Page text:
Born in Ottawa on March 18, 1900, and raised on a farm near Tyvan, Saskatchewan, C.J. Houston obtained his MD from Manitoba in 1926 and practiced in Yorkton until the age of 75. In 1943 the Health Insurance Committee of the College of Physicians and Surgeons endorsed a proposal submitted by C.J. Houston and R.A. Dick of Canora calling for a universal provincial health plan, governed by an independent commission. Houston was a member of the council of the College of Physicians and Surgeons of Saskatchewan as well as its president in 1947, the year that hospitalization was introduced. He was one of two doctors on the Saskatchewan Health Survey Committee from 1949 to 1951, and one of three physician nominees on the Saskatchewan Health Services Planning Commission (the Thompson Committee). While a strong supporter of hospitalization, Houston insisted on a commission for medicare that would be independent of the provincial government—which led him to join three others on the Thompson Committee in a dissenting report. He published a number of scholarly articles and served as president of the Medical Council of Canada for one term. He died in Saskatoon on May 21, 1986.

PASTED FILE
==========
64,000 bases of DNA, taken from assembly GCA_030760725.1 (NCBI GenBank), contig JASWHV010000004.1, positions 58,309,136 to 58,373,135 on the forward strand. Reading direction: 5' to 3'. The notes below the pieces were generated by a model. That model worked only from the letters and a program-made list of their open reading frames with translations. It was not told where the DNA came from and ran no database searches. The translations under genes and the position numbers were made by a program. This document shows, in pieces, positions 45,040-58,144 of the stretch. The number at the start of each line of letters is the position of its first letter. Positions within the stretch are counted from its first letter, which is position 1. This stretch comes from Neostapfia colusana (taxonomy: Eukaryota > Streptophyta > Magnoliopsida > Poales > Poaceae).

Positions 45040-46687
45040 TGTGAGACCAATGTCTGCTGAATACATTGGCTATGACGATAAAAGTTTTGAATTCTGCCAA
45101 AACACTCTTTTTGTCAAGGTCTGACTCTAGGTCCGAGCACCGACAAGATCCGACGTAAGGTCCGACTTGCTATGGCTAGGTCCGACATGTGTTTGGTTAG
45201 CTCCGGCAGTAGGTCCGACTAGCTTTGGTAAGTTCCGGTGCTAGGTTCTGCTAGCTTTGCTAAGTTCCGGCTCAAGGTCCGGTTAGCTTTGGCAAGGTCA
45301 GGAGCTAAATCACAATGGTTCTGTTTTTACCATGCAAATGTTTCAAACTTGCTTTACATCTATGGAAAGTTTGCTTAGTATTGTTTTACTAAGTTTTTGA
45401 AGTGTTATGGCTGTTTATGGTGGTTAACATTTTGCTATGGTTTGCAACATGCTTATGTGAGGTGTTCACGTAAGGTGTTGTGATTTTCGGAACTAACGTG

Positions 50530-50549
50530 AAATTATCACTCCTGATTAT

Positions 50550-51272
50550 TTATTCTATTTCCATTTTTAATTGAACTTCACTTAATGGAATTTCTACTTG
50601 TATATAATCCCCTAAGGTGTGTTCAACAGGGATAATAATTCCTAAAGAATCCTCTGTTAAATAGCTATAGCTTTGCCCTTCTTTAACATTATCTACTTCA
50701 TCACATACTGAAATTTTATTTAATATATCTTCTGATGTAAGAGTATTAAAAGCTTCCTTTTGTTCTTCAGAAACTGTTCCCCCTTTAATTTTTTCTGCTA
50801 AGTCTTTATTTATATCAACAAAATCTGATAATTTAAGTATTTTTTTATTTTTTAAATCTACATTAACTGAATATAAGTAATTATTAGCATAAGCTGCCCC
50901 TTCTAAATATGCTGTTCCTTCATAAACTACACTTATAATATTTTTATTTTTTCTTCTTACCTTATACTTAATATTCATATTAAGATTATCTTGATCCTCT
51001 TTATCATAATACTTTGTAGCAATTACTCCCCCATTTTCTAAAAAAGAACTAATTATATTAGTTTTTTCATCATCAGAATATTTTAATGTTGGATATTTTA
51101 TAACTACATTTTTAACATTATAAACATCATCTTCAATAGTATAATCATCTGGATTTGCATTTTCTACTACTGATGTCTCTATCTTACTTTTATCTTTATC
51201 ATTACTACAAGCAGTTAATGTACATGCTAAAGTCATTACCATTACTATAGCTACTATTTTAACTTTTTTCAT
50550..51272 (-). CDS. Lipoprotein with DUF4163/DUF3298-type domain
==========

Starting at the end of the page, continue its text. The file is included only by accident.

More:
Gregory P. Marchildon